Torch - Spring 2017

Pen Pals of the Digital Age: Connecting with Classrooms Around the World

aspects of their own regions. “One of our girls took a picture of her dad shovelling the driveway after a big snowfall and with it she wrote a brief post. This may be a regular part of our daily lives, but for a child living in a much warmer climate, that might seem like a pretty remarkable thing,” Lockington recalls. The relationship is similar in some respects to pen pals of past eras, except that in today’s world the connection is instantaneous. “The girls absolutely love it because they’re learning about other cultures, other countries, through the perspective of kids their own age.” Students also watch Salopek answer questions about his journey and keep a “slow looking” journal, where they answer questions such as: “If you could walk around the world, what do you think you would see?” and “If you could connect with someone your age from any country across the globe, what would you tell them about where you live?” The class is exploratory and often based on what Salopek is up to in his journey; for example, one week he talked about the ways that hair is used in other countries and in another post he explored the dying Aral Sea in central Asia, near Kazakhstan. This provides the girls with a unique opportunity to observe aspects of our world that they wouldn’t otherwise see in the news or other mainstream media outlets. Lockington says that reactions to the project have not only been positive, but also profound. “When I asked the students what they’ve learned that they didn’t know before September, a lot of them said: ‘It’s really taught me to slow down and really observe things more closely. I look at things in a new way now. I think about other people’s worlds and cultures differently than I might have before.’”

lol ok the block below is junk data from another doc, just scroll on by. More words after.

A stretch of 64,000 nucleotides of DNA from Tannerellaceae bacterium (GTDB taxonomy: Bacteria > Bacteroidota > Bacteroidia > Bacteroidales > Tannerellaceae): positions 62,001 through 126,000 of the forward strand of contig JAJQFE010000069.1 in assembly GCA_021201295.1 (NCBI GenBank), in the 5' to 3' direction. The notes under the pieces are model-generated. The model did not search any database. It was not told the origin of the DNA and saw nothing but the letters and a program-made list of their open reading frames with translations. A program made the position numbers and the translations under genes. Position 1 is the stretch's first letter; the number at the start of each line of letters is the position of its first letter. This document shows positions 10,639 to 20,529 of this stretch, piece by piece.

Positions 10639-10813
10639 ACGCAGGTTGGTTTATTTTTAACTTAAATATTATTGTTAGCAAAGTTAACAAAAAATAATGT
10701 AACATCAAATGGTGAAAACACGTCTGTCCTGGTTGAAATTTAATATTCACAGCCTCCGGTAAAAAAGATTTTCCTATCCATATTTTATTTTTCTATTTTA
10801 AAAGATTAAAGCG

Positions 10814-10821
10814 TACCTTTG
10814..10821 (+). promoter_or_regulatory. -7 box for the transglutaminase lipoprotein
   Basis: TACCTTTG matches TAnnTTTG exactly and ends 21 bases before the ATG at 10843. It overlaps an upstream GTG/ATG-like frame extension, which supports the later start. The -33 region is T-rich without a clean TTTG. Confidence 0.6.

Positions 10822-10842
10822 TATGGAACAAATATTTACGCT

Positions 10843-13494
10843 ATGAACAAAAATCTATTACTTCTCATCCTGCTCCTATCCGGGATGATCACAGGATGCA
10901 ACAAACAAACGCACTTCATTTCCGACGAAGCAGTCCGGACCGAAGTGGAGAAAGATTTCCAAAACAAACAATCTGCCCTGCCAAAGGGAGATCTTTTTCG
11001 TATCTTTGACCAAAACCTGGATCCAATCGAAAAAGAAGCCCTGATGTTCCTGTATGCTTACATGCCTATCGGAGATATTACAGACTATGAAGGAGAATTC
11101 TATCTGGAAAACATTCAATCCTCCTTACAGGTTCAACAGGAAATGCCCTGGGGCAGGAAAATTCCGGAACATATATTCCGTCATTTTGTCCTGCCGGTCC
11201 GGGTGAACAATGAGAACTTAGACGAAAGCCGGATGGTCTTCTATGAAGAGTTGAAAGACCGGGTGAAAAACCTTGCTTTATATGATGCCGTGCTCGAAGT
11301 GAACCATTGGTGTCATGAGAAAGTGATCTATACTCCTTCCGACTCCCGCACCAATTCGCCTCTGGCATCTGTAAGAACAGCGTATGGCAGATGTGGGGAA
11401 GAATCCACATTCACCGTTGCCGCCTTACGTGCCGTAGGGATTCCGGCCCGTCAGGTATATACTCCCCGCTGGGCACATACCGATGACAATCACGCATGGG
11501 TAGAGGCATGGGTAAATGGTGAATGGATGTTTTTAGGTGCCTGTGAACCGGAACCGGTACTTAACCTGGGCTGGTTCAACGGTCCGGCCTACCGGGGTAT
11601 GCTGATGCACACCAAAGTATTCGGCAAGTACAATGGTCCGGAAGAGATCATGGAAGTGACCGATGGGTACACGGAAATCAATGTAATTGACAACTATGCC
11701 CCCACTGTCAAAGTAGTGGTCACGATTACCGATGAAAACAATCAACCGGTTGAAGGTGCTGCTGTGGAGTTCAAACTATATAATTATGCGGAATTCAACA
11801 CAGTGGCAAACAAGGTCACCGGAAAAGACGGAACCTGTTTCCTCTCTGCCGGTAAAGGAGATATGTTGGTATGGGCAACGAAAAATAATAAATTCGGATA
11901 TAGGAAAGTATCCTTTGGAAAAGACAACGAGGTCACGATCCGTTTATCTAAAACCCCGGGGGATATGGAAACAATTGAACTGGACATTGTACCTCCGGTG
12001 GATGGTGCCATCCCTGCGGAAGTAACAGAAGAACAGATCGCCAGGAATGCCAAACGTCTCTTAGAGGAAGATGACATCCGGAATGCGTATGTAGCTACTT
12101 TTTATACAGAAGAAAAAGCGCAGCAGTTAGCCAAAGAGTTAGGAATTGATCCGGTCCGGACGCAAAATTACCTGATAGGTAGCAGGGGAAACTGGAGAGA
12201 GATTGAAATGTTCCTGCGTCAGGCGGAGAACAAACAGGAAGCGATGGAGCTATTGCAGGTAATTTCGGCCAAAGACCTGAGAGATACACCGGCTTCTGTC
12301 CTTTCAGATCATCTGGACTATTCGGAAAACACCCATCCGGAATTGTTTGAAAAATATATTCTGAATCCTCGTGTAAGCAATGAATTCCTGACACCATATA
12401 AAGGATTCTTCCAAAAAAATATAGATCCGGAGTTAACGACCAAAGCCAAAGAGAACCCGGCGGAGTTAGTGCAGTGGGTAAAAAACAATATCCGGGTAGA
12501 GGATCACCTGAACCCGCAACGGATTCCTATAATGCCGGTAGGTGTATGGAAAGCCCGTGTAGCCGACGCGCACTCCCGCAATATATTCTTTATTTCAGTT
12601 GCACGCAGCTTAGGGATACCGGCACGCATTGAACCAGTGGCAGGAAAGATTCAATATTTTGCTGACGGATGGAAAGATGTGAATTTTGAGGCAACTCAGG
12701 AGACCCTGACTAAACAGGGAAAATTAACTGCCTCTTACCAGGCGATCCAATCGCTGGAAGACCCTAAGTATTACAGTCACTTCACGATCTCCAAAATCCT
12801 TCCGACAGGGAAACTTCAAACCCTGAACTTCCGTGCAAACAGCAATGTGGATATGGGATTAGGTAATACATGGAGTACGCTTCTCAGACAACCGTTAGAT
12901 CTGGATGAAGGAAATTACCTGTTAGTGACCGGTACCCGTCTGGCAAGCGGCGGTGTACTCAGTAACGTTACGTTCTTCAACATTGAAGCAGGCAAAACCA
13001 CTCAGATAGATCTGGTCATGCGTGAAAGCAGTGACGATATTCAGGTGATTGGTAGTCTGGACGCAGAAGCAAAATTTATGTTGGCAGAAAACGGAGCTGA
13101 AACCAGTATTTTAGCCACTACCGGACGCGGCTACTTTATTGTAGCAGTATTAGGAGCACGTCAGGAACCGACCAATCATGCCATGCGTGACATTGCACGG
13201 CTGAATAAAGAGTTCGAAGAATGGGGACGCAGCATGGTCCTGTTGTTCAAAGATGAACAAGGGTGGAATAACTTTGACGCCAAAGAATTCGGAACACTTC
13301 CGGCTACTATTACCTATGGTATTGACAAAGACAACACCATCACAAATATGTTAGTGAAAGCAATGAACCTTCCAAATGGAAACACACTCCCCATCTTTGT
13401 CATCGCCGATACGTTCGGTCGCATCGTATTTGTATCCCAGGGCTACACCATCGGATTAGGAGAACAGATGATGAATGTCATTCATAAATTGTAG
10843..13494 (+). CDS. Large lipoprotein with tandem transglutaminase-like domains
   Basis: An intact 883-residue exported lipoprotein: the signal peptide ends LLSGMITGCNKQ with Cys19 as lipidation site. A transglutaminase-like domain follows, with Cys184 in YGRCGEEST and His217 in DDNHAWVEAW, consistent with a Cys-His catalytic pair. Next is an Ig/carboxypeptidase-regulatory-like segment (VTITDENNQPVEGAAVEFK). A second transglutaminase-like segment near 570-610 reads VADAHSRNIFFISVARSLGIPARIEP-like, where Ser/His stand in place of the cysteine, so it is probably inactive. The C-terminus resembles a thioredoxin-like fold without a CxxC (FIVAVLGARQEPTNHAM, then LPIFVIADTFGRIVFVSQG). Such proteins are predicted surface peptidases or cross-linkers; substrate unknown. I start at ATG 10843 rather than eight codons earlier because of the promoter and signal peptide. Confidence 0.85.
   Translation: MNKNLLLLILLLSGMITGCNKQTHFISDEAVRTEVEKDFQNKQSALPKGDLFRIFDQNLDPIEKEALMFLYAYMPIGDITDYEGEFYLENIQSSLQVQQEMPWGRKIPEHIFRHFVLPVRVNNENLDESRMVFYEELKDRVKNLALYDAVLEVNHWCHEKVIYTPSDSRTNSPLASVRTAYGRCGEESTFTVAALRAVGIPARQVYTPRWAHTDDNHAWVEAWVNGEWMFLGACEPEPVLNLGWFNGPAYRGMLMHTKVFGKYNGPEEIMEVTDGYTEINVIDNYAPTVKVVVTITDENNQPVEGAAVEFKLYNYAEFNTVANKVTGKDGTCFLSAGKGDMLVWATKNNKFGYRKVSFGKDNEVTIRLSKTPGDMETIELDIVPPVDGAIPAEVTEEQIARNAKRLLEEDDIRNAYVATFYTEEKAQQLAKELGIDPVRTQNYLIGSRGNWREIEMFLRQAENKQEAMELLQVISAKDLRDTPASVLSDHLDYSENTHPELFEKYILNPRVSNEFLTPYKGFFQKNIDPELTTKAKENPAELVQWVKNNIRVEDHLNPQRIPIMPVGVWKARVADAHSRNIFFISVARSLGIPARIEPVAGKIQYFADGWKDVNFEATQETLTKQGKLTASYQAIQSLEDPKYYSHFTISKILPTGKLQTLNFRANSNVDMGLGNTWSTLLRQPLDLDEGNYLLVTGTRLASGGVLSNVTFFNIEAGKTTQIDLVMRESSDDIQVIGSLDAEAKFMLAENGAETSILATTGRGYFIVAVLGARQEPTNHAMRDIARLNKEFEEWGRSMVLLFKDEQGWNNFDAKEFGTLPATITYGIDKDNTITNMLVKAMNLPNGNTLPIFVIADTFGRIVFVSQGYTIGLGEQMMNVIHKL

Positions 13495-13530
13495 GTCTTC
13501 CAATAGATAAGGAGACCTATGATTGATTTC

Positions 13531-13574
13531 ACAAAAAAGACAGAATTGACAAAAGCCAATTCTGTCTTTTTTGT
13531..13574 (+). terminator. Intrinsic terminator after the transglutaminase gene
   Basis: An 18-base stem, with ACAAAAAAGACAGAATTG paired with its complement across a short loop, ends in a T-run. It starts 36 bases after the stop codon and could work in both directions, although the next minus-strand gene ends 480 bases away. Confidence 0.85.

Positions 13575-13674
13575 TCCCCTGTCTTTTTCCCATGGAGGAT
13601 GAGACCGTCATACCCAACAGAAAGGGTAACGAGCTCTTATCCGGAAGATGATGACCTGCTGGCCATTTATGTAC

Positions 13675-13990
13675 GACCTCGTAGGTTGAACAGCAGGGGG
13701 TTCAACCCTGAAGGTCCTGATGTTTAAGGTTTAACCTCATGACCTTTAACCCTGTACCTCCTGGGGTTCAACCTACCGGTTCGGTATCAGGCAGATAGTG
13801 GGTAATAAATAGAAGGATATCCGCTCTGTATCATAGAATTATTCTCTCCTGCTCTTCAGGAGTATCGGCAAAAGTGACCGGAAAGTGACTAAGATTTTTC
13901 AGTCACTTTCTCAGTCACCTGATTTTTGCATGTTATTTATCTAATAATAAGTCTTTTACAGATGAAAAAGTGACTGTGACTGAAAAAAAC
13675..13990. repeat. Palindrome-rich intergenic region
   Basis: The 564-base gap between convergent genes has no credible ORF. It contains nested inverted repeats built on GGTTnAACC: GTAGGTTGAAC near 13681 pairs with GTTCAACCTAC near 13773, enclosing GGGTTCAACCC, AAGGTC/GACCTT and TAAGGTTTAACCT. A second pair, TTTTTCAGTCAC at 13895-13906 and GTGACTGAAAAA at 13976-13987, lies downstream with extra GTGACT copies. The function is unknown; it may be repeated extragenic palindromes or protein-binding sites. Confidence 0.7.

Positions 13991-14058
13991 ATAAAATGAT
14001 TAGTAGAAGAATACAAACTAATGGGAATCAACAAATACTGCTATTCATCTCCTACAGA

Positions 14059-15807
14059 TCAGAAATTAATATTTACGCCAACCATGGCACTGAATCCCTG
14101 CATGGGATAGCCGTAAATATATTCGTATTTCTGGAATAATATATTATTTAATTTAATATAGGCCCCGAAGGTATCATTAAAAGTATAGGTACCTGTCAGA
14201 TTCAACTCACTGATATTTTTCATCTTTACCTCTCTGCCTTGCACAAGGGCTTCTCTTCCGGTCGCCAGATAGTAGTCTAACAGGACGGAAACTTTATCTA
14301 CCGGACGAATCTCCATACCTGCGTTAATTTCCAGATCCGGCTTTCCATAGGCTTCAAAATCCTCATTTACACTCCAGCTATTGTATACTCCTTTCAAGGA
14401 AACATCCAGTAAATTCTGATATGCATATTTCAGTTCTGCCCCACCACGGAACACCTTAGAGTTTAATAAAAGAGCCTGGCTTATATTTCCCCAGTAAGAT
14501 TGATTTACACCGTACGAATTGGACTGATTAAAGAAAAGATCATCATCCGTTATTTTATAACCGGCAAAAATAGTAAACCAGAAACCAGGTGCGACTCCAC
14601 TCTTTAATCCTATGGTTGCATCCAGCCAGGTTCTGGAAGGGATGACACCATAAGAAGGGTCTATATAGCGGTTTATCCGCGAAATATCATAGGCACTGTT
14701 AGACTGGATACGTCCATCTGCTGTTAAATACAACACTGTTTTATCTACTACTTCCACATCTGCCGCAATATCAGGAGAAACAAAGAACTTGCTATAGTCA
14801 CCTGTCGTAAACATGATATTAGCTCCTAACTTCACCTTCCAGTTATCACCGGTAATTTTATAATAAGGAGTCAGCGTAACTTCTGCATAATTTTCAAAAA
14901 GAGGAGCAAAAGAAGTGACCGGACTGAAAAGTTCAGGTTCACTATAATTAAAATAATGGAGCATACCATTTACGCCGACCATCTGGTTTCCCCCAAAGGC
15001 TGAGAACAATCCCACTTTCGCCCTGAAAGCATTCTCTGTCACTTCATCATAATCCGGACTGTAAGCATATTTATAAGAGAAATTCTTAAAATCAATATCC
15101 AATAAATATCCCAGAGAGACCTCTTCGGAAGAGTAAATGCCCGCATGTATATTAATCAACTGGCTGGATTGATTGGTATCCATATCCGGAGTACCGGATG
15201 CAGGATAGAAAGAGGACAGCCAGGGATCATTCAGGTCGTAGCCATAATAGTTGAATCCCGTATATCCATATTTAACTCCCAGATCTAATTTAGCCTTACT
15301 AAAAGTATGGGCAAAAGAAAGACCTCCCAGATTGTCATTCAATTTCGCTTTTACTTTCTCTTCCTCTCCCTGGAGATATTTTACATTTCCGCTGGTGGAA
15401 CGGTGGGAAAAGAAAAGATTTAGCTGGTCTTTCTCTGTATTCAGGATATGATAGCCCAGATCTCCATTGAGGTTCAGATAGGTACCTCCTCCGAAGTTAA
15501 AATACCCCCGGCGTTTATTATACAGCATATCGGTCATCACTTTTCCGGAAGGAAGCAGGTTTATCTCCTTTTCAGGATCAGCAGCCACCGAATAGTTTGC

The world, and indeed Havergal, can be a fast-paced place. For students with 24–7 connectedness, not to mention a variety of classes, extra-curricular activities and social opportunities, the invitation to slow down and reflect, to pause and really connect, can be a challenge. All the more reason to discover the upside of slowing down, says Grade 5 teacher Raeme Lockington. Along with Junior School Technology and Media Studies teacher Helen Carayannis, she’s leading the Grade 5 Language and Social Studies students through a slow journalism initiative sponsored by Harvard’s Graduate School of Education research groups. “We thought, ‘What a great opportunity for the girls to have a real-life, present-day ability to see the world from a perspective that is so unique and totally outside of textbooks,’” Lockington says. The project follows Pulitzer Prize-winning journalist and National Geographic fellow Paul Salopek on a 21,000-mile Out of Eden Walk, where he retraces the migratory pathways of ancient human ancestors. Salopek has been documenting his journey since 2013 and, since then, more than 1,000 classes in schools from 52 countries have been following his mission to “slow down to observe the world carefully and to listen attentively to others” (read more about the project at out-of-eden-learn ). In practical terms, the project, which takes place during Media class time, has students connecting with others from six or seven other classrooms around the world. Havergal is paired with classes in Italy, Greece, the United States and Canada, where students use online platforms to share


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